Words, single words, can have a tremendous power in me whether I want them to or not. They have a hinterland of feeling, imagery an atmosphere. They are linked to memories and associations – indeed their use comes to have a memory trail, and the triggering effects that go with that. Sometimes this seems independent of their plain meaning or general use.
Grace is like that. It’s the theological, redemptive meaning that has stuck. Yet it is independent of the received theology, or almost so. I notice that when President Obama spoke the eulogy for the late Rev. Clementa Pinckney in Charleston recently, he made use of the popular hymn Amazing Grace. It was written by the Englishman John Newton, an 18th century slave ship captain who eventually became a clergyman and prominent campaigner for the abolition of the slave trade. As such it suited Obama’s point about how a shocking terrorist assassination can open up possibilities for learning and doing better. The first verse runs:
Amazing Grace (how sweet the sound!)
That saved a wretch like me.
I once was lost, but now I’m found,
Was blind but now I see.
Now this is a very simple and classically evangelical verse. The very simplicity of language and thought is part of its power. As it happens, I am not aligned to the specific religious narrative that stands behind it. I understand it very clearly – and I’m not aligned.
And yet … that’s not the whole story of what happens for me when I hear this verse, especially sung to the tune it acquired in the USA in the 1830’s. I cannot help being moved by ‘Grace’, and when I’m told that it makes a sweet sound, I’m completely with the hymn. In a certain mood I have no problem in thinking of myself as wretched. It isn’t exactly a moral terms, more about being alienated and out of reach to self and others. Modern English (British English anyway, in its polite form) is a softened, evasive language which generally doesn’t run to terms like ‘wretch’ – too strident and extreme; almost comical. But I know experiences that fit.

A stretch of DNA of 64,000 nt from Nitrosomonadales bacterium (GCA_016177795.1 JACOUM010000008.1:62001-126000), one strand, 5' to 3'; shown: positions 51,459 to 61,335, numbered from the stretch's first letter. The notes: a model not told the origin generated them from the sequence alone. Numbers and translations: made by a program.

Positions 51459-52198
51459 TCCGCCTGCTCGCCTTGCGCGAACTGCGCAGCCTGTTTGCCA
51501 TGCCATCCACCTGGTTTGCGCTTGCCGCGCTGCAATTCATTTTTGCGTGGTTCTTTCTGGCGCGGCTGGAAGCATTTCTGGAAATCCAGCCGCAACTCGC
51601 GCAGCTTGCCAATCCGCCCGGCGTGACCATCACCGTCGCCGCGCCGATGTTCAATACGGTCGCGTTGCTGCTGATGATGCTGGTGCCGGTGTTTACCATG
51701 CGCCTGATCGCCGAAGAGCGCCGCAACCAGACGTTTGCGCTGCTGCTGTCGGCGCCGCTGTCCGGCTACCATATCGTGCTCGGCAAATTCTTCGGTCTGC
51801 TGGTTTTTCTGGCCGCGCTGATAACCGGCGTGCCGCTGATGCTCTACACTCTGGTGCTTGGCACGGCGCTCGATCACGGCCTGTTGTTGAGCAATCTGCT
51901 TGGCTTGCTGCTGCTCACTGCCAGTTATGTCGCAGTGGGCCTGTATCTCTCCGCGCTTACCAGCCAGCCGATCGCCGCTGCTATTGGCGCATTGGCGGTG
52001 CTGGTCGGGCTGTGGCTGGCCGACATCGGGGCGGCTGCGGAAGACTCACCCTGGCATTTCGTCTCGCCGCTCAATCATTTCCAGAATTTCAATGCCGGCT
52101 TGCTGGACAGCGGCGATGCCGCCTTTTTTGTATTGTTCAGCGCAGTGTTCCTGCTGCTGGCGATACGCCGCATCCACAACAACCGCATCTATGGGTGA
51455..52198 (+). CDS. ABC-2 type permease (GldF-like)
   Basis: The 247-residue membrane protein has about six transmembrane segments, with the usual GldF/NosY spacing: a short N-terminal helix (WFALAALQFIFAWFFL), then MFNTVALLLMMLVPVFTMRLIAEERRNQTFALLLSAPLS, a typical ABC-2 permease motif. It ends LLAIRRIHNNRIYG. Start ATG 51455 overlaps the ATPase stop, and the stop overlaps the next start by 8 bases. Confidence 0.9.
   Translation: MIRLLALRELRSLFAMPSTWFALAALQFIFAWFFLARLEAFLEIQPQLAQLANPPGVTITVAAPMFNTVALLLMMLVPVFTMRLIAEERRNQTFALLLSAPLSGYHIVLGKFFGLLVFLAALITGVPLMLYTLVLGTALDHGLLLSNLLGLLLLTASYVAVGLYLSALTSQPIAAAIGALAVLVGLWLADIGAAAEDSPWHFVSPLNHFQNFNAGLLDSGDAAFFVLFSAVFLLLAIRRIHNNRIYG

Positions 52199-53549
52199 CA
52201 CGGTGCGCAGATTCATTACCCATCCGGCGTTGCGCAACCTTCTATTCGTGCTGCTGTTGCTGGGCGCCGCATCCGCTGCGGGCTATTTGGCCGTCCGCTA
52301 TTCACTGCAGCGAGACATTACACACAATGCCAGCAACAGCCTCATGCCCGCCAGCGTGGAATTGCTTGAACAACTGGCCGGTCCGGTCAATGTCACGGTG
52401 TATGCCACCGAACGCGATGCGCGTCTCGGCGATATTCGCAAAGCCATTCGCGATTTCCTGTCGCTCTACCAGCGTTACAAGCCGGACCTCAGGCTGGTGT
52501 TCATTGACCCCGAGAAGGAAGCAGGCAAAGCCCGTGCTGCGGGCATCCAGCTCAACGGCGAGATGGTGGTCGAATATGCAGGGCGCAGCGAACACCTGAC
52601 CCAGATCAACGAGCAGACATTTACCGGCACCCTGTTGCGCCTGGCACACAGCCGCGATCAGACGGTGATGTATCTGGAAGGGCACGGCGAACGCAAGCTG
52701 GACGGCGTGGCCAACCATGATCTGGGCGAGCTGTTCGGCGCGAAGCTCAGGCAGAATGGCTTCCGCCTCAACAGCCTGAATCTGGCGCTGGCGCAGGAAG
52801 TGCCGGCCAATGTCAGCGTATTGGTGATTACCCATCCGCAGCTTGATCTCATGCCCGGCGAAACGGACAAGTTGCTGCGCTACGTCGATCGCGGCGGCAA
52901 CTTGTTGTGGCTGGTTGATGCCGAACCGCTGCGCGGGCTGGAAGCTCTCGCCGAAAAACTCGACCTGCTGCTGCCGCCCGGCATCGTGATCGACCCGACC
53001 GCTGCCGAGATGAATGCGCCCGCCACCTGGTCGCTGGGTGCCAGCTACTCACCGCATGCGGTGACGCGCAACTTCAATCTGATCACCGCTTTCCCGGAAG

It’s also true that in the verse, an experience, described in the sweet sounding word ‘Grace’ has become available. Free and regardless of merit, it seems to have the power to change the quality and direction of a life. So the verse ends: ‘I once was lost, but now I’m found, was blind but now I see’. The brief four line verse frames the experience of Grace as a single turn-around moment, a very specific reference experience of spiritual rebirth. Life is a bit different. John Newton’s life changed in slow and gradual steps. But it changed, and eventually it changed radically.
Just as I have personal reference experiences for ‘wretch’, I also have personal reference experiences for ‘Grace’. The Cosmos includes Grace. In my universe of meaning I don’t know how to account for Grace – what it is, how it works, what it means. As an experience it begins as a powerful feeling/sensation in the belly and heart centres, more emotional than physical, that extends through and beyond my whole body. I have known it come within a formal practice, or through another trigger, but most likely it comes out of the blue. I’m clear that it isn’t ‘just’ a feeling, though it contains a strong feeling element. It’s more like an energetic, emotional and spiritual cleansing. It creates a spaciousness, and an expanded sense of being though not of personality. I’m left in a heightened state in which a lightness and clarity emerge. The world looks and feels different. I feel more compassionate towards myself and others. I am less interested in problems and events, and more resilient. There’s an element of drama and energetic arousal that gradually dies down and I find myself calm and at peace – in communion with what is. I do not have any sense of personal deity or energetic emanation from a higher realm, or of benefitting from a cosmically warranted plan of salvation or enlightenment. What I experience is a re-arrangement of my life as is, my place within it and my relationship with the whole. I am connected to the other dictionary meanings of ‘grace’ – smoothness and elegance of movement, courteous goodwill in speech, a ‘grace’ period given before favours are called in or debts have to be repaid. There’s a spirit of ease and generosity in the air.
The effects aren’t permanent. I can go down again – stiffen up, contract. But I notice that the downs and diminutions are not what they were before I became aware of Grace, or began to remember its possibility a bit more consistently. ‘Grace’ is indeed mysterious. I have not incorporated it into a coherent world view. I simply know that it’s a powerful word, matched with a powerful experience, and I’m grateful for it. My instinct is simply to stay open and to let it be.